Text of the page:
Seamus Heaney has died, and I am sad.
He was the first poet I ever heard read from his poetry, back years ago in college, and it was a powerful thing to hear his words in his own voice, and his Station Island was the first book of poetry I ever bought. When I married, it joined my husband's own Seamus Heaney books--happily, it was one he did not already have--and it has sat with them in peace for years, unread....
And this morning, I undistracted myself from the nasty fuss of work thoughts, and opened the book at random...and goldfinch and kingfisher "rent the veil of the usual" and I vowed not to give in to "the pathos of waterhens and panicky corncrakes" of an ordinary day (from "Drifting Off," p 104 in Station Island).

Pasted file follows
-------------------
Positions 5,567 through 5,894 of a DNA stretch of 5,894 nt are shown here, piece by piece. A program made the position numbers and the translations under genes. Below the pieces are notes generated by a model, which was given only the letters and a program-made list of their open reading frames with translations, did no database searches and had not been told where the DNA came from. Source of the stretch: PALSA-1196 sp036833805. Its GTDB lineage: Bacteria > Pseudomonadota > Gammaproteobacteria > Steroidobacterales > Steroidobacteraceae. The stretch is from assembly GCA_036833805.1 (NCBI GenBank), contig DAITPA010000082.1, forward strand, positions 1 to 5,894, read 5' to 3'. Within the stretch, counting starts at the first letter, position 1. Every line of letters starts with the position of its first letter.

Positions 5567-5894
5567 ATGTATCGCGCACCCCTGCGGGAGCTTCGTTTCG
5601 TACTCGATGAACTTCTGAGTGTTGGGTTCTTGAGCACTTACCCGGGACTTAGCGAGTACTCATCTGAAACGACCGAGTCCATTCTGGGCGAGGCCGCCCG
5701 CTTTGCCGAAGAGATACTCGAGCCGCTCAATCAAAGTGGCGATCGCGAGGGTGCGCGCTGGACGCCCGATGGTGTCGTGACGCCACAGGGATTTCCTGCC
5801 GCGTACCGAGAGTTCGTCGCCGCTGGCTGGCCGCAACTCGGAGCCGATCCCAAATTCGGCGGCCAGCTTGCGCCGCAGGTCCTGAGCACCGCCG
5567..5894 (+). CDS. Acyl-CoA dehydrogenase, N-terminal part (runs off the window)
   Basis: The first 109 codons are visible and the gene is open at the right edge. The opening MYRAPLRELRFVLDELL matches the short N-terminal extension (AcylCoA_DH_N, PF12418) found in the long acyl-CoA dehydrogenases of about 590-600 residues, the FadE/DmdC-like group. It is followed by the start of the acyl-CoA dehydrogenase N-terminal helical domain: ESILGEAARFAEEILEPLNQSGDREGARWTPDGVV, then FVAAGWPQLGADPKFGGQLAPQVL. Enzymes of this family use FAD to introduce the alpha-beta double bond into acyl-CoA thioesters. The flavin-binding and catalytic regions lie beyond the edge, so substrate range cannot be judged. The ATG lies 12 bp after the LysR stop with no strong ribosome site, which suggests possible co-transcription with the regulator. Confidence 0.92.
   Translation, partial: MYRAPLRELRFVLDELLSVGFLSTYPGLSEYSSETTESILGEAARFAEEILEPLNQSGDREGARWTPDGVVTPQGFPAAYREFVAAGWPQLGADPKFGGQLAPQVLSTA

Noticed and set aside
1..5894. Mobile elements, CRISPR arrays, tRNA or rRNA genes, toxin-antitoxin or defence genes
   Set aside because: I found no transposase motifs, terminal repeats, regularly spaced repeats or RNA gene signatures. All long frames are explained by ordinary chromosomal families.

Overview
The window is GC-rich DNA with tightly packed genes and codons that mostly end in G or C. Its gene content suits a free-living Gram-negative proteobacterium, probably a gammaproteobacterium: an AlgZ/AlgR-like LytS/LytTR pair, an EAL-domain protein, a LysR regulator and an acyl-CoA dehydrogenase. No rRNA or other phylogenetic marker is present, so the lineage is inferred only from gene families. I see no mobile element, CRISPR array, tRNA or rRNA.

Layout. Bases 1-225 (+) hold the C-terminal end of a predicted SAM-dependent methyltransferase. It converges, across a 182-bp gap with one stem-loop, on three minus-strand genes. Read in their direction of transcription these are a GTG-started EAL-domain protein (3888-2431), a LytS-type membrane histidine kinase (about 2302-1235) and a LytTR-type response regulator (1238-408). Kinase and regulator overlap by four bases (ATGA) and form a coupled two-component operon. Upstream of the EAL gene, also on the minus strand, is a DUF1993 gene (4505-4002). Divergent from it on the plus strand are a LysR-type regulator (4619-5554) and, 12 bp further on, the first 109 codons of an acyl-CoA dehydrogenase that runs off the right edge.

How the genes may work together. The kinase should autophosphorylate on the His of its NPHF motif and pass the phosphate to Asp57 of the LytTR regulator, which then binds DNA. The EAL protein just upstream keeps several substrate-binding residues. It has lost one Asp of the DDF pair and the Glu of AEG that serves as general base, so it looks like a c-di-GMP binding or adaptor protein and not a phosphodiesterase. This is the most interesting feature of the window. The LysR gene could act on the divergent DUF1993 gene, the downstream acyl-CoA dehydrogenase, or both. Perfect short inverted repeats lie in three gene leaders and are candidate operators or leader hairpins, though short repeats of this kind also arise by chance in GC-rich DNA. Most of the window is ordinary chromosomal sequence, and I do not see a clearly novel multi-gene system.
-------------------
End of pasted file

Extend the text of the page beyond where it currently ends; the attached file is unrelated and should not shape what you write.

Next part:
Here the last stanza in full:
"But when goldfinch or kingfisher rent
the veil of the usual,
pinions whispered and braced
as I stooped, unwieldy
my spurs at the ready."